There’s a new thought rippling towards our self-awareness courtesy of our thinkers today. One such thinker turned author is Paul Mason, who has ignited his debate on the utopian concept of postcapitalism.
His work deserves a read, and perhaps a re-read to get the full benefits. But that aside, the essence of his short essay published with The Guardian, which reflects his more ambitious publication Postcapitalism, engages in the notion of the info tech revolution propelling us towards a Marxist type direction of postcapitalism. His utopia is explained, where information is free and shared, and the proletariat alive and well.
It’s a difficult concept to grasp when all you have known is an economic based survival in our greedy world. Bet Mason maintains the slow de-construction of capitalism is already occurring – that we are returning to a notion of community but on a global scale assisted by “networked activity” in the form of the internet and information technology.
He uses Greece as a current example of how this is happening and how economic life is shifting in the 21st century.
“…You only find this new economy if you look hard for it. In Greece, when a grassroots NGO mapped the country’s food co-ops, alternative producers, parallel currencies and local exchange systems they found more than 70 substantive projects and hundreds of smaller initiatives ranging from squats to carpools to free kindergartens. To mainstream economics such things seem barely to qualify as economic activity – but that’s the point. They exist because they trade, however haltingly and inefficiently, in the currency of postcapitalism: free time, networked activity and free stuff. It seems a meagre and unofficial and even dangerous thing from which to craft an entire alternative to a global system, but so did money and credit in the age of Edward III.”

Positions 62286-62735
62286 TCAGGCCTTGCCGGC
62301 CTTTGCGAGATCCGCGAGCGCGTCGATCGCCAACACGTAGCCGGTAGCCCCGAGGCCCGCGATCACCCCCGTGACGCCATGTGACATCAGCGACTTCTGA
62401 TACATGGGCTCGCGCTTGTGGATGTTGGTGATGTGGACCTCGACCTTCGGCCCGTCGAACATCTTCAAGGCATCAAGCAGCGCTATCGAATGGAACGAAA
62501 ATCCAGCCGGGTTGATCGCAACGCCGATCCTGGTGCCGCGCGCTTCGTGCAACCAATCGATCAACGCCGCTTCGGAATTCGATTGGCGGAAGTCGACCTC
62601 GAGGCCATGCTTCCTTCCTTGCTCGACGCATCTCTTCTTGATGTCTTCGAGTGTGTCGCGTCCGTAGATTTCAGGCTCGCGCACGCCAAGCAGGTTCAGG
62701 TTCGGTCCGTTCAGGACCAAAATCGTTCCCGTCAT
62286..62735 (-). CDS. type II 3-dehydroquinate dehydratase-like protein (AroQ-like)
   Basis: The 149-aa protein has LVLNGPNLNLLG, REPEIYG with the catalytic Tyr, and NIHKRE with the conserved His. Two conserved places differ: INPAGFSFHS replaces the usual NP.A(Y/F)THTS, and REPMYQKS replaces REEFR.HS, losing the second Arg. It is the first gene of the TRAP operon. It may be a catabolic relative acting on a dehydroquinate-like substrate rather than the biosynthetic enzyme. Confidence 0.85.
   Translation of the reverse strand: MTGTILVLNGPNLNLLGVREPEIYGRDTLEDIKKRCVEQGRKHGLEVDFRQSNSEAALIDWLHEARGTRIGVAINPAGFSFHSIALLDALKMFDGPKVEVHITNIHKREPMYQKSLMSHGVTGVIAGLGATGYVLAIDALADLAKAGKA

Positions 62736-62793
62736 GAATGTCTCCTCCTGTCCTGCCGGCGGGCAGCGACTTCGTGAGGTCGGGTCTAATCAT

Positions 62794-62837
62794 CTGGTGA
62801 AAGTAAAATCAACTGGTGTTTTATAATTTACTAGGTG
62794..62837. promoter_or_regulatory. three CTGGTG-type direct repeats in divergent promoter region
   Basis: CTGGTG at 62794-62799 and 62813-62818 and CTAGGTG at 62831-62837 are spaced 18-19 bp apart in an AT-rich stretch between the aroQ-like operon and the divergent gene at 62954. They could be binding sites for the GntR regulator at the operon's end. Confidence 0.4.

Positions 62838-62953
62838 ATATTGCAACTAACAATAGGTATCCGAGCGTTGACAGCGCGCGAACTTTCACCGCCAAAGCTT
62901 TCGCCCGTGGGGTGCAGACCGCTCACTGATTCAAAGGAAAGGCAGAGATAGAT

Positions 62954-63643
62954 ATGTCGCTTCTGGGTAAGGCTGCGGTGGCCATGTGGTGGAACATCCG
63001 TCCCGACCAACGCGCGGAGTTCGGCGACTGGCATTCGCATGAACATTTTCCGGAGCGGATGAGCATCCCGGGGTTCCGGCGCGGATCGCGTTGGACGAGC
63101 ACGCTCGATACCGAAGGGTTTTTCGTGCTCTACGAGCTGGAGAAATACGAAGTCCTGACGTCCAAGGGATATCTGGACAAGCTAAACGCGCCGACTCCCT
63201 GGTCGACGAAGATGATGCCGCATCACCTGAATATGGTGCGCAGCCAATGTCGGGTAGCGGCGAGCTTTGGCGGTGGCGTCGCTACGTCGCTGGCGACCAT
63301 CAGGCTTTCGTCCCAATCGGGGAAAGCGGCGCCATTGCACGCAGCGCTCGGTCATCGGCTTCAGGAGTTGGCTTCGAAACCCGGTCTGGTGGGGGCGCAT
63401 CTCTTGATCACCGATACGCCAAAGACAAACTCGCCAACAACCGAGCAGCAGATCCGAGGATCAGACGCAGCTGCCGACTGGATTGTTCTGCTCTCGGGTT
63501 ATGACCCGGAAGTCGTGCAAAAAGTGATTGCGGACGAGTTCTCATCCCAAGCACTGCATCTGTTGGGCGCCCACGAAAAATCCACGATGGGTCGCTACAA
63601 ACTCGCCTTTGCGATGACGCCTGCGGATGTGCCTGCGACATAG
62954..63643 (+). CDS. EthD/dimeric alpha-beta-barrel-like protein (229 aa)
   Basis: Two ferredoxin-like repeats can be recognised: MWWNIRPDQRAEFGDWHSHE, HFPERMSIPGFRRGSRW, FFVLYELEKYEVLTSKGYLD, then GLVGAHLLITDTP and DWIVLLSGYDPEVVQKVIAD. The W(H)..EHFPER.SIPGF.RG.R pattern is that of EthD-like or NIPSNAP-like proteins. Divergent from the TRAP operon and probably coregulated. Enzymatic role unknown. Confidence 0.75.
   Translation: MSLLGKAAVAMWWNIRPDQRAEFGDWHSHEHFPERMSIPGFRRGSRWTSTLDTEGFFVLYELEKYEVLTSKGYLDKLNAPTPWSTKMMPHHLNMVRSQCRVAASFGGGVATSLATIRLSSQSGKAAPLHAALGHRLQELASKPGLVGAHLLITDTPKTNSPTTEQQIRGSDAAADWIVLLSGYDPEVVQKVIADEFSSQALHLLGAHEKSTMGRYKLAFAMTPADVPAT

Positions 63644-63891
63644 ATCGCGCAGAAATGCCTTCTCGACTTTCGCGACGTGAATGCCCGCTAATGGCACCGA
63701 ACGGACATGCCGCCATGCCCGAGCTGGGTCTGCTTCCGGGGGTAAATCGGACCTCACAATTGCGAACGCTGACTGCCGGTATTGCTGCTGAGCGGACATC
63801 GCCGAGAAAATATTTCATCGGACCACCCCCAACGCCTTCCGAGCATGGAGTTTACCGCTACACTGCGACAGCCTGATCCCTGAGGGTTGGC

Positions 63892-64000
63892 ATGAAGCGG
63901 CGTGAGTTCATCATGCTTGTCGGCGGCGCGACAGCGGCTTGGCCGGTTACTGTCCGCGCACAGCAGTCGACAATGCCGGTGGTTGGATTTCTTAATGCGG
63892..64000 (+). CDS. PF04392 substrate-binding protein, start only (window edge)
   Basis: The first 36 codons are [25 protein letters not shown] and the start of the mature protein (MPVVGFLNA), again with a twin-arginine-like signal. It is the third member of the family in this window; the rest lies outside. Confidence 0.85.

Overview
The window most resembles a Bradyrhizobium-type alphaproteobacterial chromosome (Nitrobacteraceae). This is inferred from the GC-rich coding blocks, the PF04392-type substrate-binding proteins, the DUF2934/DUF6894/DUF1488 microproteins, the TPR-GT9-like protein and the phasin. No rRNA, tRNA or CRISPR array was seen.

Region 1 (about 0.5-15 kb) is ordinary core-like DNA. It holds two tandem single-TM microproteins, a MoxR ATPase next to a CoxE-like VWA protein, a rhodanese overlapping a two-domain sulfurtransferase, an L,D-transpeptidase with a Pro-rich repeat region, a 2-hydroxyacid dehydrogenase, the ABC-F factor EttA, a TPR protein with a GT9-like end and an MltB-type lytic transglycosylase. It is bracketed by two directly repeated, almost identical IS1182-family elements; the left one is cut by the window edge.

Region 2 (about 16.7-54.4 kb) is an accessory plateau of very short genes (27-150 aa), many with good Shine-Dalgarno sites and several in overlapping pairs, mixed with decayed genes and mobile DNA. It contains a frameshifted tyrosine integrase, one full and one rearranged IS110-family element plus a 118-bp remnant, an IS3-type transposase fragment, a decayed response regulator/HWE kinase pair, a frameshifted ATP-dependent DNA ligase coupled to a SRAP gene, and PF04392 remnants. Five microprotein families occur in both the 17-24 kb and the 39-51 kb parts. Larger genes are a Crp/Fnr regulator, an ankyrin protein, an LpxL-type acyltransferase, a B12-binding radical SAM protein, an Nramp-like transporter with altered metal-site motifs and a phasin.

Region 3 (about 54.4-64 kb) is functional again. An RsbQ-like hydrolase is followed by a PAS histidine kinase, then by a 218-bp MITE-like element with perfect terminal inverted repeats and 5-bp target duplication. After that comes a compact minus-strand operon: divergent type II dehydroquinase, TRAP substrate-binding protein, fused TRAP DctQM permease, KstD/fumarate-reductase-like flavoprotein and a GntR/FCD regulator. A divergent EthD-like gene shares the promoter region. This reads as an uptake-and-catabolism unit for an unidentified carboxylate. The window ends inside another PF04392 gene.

Mason argues that the detail is in the occurrences negligible to economists, that they are missing the tell-tale signs. If studied closely, history is repeating itself, signifying the shift of civilization as it once did with Feudalism subsiding for Capitalism. Now, Mason argues, capitalism is making way for postcapitalism, our next step in social and ‘economical’ structure.
Intelligence, knowledge, self-awareness and the connectivity on a global scale propels us to a new era of living, be that we want it or not.
“…By creating millions of networked people, financially exploited but with the whole of human intelligence one thumb-swipe away, info-capitalism has created a new agent of change in history: the educated and connected human being.”
Economists would shudder to think of such a change, and as Mason so bluntly puts it, “It is the elites – cut off in their dark limo world, whose project looks as forlorn as that of the millennial sects of the 19th century.”
And this is true – where does this leave the Rothschild and Rockefeller families? Where do the Wall Street bankers go when the proletariat share their communal information as well as their communal vegetable patches, working on the premise that knowledge is everything? If Mason is only half correct in his predictions, perhaps the utopian dream isn’t so far-fetched after all.